He hopes to get a similar result for Wallace’s giant bee, which is currently unprotected.

Despite the fact that it is rarely spotted, it’s only listed as “vulnerable,” not “endangered,” by the by the International Union for the Conservation of Nature. Moore suspects that’s because its habitat still exists, dead specimens are still being traded, and there isn’t enough data to confirm how many there are.

We’re hoping that this will help shine the spotlight and help us [fund] follow up expeditions to determine its status,” Moore said, “and hopefully catalyze conservation actions — protection of habitat, but also protection of species against the trade.”

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More groups join in support of women in STEM program at Carleton

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OTTAWA — Major companies and government partners are lending their support to Carleton University’s newly established Women in Engineering and Information Technology Program.

The list of supporters includes Mississauga-based construction company EllisDon.

The latest to announce their support for the program also include BlackBerry QNX, CIRA (Canadian Internet Registration Authority), Ericsson, Nokia, Solace, Trend Micro, the Canadian Nuclear Safety Commission, CGI, Gastops, Leonardo DRS, Lockheed Martin Canada, Amdocs and Ross.

The program is officially set to launch this September.

It is being led by Carleton’s Faculty of Engineering and Design with the goal of establishing meaningful partnerships in support of women in STEM.  

The program will host events for women students to build relationships with industry and government partners, create mentorship opportunities, as well as establish a special fund to support allies at Carleton in meeting equity, diversity and inclusion goals.

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VR tech to revolutionize commercial driver training

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Serious Labs seems to have found a way from tragedy to triumph? The Edmonton-based firm designs and manufactures virtual reality simulators to standardize training programs for operators of heavy equipment such as aerial lifts, cranes, forklifts, and commercial trucks. These simulators enable operators to acquire and practice operational skills for the job safety and efficiency in a risk-free virtual environment so they can work more safely and efficiently.

The 2018 Humboldt bus catastrophe sent shock waves across the industry. The tragedy highlighted the need for standardized commercial driver training and testing. It also contributed to the acceleration of the federal government implementing a Mandatory Entry-Level Training (MELT) program for Class 1 & 2 drivers currently being adopted across Canada. MELT is a much more rigorous standard that promotes safety and in-depth practice for new drivers.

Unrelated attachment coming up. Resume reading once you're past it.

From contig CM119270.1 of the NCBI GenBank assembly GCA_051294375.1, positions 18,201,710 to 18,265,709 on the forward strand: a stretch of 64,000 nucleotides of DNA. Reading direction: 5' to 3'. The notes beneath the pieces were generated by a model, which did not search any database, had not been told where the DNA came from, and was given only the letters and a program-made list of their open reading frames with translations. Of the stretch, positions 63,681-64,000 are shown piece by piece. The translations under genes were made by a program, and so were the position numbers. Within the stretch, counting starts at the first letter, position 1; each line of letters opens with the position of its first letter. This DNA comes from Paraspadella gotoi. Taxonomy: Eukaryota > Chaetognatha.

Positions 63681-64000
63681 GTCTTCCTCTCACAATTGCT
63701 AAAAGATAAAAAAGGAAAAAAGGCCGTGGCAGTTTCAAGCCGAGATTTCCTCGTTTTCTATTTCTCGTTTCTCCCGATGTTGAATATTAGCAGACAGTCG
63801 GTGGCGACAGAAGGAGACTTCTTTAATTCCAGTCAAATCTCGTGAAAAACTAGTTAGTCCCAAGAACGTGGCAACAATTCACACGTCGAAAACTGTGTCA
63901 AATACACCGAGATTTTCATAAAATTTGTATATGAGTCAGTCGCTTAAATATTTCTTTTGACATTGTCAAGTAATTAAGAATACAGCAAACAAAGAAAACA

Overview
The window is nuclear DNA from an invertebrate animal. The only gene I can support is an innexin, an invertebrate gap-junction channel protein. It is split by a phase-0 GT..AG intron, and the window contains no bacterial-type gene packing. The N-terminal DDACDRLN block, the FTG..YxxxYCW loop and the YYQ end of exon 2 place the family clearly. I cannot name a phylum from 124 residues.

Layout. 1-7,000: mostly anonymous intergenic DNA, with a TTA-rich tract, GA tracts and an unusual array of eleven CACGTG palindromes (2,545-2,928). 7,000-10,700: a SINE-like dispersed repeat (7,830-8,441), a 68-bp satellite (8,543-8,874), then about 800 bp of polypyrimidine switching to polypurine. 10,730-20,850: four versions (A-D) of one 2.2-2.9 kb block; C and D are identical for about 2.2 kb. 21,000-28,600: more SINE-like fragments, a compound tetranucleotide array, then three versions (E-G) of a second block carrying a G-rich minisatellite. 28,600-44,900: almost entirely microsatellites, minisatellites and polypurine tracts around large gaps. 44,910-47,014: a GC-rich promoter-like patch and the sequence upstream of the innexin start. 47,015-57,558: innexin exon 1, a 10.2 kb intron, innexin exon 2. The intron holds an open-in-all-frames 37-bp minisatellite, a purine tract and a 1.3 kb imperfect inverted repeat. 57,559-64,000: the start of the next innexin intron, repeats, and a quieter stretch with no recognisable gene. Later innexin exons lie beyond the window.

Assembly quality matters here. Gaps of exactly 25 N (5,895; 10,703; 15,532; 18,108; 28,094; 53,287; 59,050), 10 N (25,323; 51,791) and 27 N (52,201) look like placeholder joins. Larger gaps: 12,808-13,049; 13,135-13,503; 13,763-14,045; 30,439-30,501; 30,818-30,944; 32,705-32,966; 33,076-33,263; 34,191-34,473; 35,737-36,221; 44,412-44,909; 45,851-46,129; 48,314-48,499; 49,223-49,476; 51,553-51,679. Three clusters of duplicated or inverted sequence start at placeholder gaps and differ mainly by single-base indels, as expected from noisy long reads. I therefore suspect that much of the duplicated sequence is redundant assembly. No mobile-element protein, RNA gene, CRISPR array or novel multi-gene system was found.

Enter Serious Labs. By proposing to harness the power of virtual reality (VR), Serious Labs has earned considerable funding to develop a VR commercial truck driving simulator.

The Government of Alberta has awarded $1 million, and Emissions Reduction Alberta (ERA) is contributing an additional $2 million for the simulator development. Commercial deployment is estimated to begin in 2024, with the simulator to be made available across Canada and the United States, and with the Alberta Motor Transport Association (AMTA) helping to provide simulator tests to certify that driver trainees have attained the appropriate standard. West Tech Report recently took the opportunity to chat with Serious Labs CEO, Jim Colvin, about the environmental and labour benefits of VR Driver Training, as well as the unique way that Colvin went from angel investor to CEO of the company.

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Next-Gen Tech Company Pops on New Cover Detection Test

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While the world comes out of the initial stages of the pandemic, COVID-19 will be continue to be a threat for some time to come. Companies, such as Zen Graphene, are working on ways to detect the virus and its variants and are on the forefronts of technology.

Nanotechnology firm ZEN Graphene Solutions Ltd. (TSX-Venture:ZEN) (OTCPK:ZENYF), is working to develop technology to help detect the COVID-19 virus and its variants. The firm signed an exclusive agreement with McMaster University to be the global commercializing partner for a newly developed aptamer-based, SARS-CoV-2 rapid detection technology.

This patent-pending technology uses clinical samples from patients and was funded by the Canadian Institutes of Health Research. The test is considered extremely accurate, scalable, saliva-based, affordable, and provides results in under 10 minutes.

Shares were trading up over 5% to $3.07 in early afternoon trade.